[0024] The guide insert may further comprise a circumferential recess for accommodating a seal element.

    [0025] The guide insert may be tapered, to help retain the guide insert within the housing bore.

    [0026] The guide insert may be retained within the housing bore by way of an interference fit between the guide insert and the housing bore.

    [0027] The outer surface of the guide insert and the inner surface of the housing bore may have corresponding engaging threads to retain the guide insert within the housing bore.

    [0028] The disc brake may further comprise a sealing element mounted proximate the outboard opening of the housing bore.

    [0029] The guide insert may have an annular recess in an inboard face for accommodating at least part of an adjustment mechanism of a brake.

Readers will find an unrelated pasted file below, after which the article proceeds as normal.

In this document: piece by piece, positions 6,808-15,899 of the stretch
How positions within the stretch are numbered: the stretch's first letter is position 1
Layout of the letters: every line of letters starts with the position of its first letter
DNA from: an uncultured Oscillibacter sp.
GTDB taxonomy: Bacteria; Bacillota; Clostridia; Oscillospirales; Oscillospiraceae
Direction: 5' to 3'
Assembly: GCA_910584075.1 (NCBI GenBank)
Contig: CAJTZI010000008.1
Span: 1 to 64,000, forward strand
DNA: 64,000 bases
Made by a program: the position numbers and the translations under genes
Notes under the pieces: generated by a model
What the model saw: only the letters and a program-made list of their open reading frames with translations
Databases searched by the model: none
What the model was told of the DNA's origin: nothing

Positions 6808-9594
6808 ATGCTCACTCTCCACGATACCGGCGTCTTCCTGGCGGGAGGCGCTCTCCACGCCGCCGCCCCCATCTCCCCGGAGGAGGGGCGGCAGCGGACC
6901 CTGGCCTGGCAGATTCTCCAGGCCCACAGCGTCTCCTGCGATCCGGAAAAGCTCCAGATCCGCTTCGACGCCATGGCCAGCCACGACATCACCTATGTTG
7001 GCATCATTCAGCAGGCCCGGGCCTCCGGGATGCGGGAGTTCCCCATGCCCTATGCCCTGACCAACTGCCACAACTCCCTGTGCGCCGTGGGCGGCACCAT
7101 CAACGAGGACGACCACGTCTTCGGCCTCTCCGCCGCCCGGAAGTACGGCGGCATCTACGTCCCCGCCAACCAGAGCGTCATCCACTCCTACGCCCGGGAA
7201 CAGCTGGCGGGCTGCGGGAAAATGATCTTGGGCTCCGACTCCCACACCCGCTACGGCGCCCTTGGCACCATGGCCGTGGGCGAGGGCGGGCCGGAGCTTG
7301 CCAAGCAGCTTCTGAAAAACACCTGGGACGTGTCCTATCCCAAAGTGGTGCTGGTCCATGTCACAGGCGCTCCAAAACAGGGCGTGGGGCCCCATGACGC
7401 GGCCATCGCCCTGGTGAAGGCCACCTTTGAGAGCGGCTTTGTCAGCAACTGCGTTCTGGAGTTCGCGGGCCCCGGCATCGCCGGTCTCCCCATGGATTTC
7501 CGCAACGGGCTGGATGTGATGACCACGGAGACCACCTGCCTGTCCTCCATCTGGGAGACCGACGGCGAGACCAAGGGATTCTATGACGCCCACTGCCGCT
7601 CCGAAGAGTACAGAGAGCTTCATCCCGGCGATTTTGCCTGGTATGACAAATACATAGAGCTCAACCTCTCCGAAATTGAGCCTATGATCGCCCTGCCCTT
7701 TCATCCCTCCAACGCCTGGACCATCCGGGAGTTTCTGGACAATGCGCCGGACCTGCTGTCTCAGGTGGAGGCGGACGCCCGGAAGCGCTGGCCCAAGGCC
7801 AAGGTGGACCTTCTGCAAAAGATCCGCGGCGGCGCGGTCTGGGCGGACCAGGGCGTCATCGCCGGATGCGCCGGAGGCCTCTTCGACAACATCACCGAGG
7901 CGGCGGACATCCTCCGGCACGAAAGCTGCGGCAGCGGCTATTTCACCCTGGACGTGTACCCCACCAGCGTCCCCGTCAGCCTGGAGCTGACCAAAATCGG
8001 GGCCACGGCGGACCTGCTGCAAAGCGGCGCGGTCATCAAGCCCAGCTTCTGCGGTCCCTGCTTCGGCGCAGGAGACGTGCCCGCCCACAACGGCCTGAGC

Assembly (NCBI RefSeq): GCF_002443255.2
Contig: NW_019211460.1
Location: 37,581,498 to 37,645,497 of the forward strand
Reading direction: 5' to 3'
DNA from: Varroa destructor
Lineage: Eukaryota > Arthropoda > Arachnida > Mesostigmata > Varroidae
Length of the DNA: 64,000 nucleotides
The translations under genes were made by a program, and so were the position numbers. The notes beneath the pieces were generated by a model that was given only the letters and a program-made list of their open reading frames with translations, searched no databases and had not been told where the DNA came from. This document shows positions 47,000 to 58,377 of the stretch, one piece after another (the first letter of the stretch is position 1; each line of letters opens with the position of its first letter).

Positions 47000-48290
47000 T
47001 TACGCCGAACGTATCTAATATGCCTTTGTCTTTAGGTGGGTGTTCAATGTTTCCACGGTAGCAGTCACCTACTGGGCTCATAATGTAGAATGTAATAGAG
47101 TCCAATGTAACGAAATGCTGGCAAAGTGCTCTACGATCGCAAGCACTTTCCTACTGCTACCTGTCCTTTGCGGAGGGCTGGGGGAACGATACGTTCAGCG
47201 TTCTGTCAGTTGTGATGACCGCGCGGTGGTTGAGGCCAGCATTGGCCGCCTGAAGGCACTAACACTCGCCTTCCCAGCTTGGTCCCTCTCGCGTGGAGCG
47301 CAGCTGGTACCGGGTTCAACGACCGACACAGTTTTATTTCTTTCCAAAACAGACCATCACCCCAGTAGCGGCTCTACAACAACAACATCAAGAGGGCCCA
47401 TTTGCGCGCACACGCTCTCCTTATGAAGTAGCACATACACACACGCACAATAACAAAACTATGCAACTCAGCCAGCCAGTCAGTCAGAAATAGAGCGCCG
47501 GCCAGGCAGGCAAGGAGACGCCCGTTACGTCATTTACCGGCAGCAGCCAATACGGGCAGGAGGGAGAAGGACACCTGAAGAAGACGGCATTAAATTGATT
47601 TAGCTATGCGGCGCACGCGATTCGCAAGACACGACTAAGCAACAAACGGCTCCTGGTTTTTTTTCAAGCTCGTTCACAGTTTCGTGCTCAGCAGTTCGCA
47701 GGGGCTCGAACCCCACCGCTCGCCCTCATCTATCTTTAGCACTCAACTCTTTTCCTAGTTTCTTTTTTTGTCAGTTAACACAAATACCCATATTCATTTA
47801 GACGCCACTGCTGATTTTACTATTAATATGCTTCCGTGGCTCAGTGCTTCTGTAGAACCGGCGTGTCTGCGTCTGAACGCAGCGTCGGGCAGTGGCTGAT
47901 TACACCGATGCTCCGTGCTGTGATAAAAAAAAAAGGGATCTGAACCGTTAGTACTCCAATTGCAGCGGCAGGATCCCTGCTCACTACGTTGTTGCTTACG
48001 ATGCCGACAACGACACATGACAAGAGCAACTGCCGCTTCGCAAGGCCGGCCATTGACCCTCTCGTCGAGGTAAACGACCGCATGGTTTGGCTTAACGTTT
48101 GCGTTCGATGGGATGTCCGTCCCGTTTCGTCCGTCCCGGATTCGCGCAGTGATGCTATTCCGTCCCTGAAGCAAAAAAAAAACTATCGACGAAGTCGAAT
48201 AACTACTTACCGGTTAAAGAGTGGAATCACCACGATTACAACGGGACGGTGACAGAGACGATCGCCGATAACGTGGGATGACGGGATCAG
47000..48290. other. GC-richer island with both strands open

[0030] The brake may be a single piston disc brake.

    [0031] The bridge and housing may be a single monolithic component, e.g. a casting.

    [0032] A second aspect of the invention provides a method of assembling a disc brake, the method comprising:

    manufacturing a caliper having a bridge portion for extending over a rotor and a housing portion inboard of the bridge portion and rotor, wherein the caliper comprises a housing bore extending inboard from an outboard face of the housing portion;

    mounting an operating shaft in the housing, the operating shaft being dimensioned to fit through the housing bore;

    providing a guide insert having an inner guide bore;

    inserting a piston within the inner guide bore, the piston slidable within the inner guide bore, relative to the guide insert, so as to urge a brake pad towards the rotor and apply the brake;